Thomas Urey Passes Away
Thomas Urey was an individual of great wisdom, strength, and love who leaves his loved ones mourning his departure from this earthly realm. We share in their sorrow as the family announces his passing.
In 1953, Stanley Miller attempted to recreate conditions on early Earth in a laboratory by mixing hydrogen, methane, and ammonia gases within an enclosed apparatus – an effect he called “Urey reactions”.
Early Life and Education
Urey attended Amish grade and high schools before teaching country schools in Indiana and Montana before earning his Bachelor of Science (BS) degree at the University of Montana in 1917.
He served as a physical chemist on the Manhattan Project, overseeing development of gaseous diffusion methods to isolate isotopes of uranium from nuclear waste. Working alongside several notable scientists like Arthur Compton and Enrico Fermi as well as overall project director Leslie Groves.
Urey was dedicated to the ideal of world government throughout his life and regularly advocated against war. He battled against the 1946 May-Johnson bill which would have given military control of nuclear research; additionally he was an early opponent of Joseph McCarthy and helped with efforts to save Julius and Ethel Rosenberg from execution.
By the 1930s, Urey had already established himself as an accomplished scientist. He published numerous works, such as his widely read ‘Atoms, Quanta and Molecules.’
He was known for his sense of duty, serving on the Manhattan Project during World War II and helping develop an isotope separation method for uranium hexafluoride; later used to make an atomic bomb.
Brown explained that her relationship with her grandchildren helps ease some of her grief over losing Tom Urey. Additionally, they take comfort from playing sports together.
Achievement and Honors
Urey was honored with numerous accolades during his career, such as receiving the Willard Gibbs Medal (American Chemical Society) in 1934; Davy Medal from Royal Society London (1934); Franklin Institute medal (1943); Medal of Merit from President Truman for Manhattan Project work and National Medal of Science from President Johnson for space program work respectively; as well as many honorary doctorate degrees from universities worldwide.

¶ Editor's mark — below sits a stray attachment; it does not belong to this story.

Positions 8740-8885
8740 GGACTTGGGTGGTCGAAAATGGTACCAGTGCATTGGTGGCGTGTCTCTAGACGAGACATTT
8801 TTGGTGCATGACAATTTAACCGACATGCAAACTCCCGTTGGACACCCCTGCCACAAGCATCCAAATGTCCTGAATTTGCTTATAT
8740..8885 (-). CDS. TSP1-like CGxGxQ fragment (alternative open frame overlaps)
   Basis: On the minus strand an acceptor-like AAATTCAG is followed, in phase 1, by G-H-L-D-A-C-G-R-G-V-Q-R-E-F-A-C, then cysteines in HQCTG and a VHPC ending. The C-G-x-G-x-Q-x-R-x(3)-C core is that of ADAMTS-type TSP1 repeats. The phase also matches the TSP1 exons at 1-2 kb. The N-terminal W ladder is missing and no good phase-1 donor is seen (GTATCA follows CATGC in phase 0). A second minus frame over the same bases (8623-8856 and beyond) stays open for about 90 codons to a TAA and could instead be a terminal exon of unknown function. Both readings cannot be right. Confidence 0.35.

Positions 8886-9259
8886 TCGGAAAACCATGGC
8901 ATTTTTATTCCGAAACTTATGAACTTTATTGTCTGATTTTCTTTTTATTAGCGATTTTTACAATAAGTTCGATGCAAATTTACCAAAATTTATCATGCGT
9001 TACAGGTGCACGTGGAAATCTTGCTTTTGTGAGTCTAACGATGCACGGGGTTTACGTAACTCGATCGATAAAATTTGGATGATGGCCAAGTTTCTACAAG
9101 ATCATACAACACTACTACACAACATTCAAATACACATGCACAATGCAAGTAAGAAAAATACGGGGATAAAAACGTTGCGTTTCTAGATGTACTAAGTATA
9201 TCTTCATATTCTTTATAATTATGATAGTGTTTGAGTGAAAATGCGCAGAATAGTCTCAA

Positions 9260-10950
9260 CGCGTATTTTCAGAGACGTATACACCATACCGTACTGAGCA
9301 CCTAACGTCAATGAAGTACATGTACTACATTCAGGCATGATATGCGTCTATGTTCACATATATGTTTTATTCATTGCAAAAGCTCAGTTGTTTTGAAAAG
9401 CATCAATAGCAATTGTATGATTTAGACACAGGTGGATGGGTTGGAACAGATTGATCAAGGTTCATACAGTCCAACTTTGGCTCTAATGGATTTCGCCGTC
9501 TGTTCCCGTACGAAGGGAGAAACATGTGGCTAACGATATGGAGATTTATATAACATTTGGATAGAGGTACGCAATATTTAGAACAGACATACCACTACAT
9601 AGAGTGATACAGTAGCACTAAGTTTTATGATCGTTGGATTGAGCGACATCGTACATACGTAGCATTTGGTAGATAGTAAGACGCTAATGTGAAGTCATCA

Shindell paints an exquisite portrait of Urey’s life, showing how his religious upbringing informed both his conviction that nuclear weapons were dangerous and his dedication to research integrity. Furthermore, Shindell reveals how Urey’s scientific contributions pushed chemistry in new directions, ultimately contributing to Apollo moon landing success while inspiring political activism inspired by moral and social responsibility.
Urey was an exemplary family man with a deep appreciation for sports – particularly basketball – as well as an avid collector of jokes. His sense of humor was unique and was known to wryly comment upon current affairs and politics. Urey actively opposed war through congressional debates on nuclear issues.
Urey was the pioneer of Cosmochemistry and sought to understand its foundation. Additionally, he dabbled in geology and carried out paleontological research before publishing several books such as Atoms, molecules and Stories as well as The Planets.
Urey was an influential and supportive advisor of NASA’s space program. He persuaded Robert Jastrow, NASA’s chief scientist, to include lunar studies as part of their mission statement and was co-investigator on Ranger lunar impact experiments.
Thomas Urey has not only established himself professionally, but is also an acclaimed philanthropist worth an estimated $5 billion. His wealth has been donated to various causes ranging from providing aid for those in need to educating children.
He is married to Mai Bright Urey and is blessed with two daughters, Danielle Ashlee and Telia Urey. The entire family resides in Liberia.
Joel Thomas Urey died in 1954, following the deaths of both of their father, Jacob Albert Urey and mother Ella Mae Shingledecker / DeLong. Wilda Elizabeth Barrett (born Urey) and Sara Sephrona Urey were his eight siblings with one being Wilda Elizabeth Barrett who gave birth to Joel Thomas Urey Jr. who is still living today.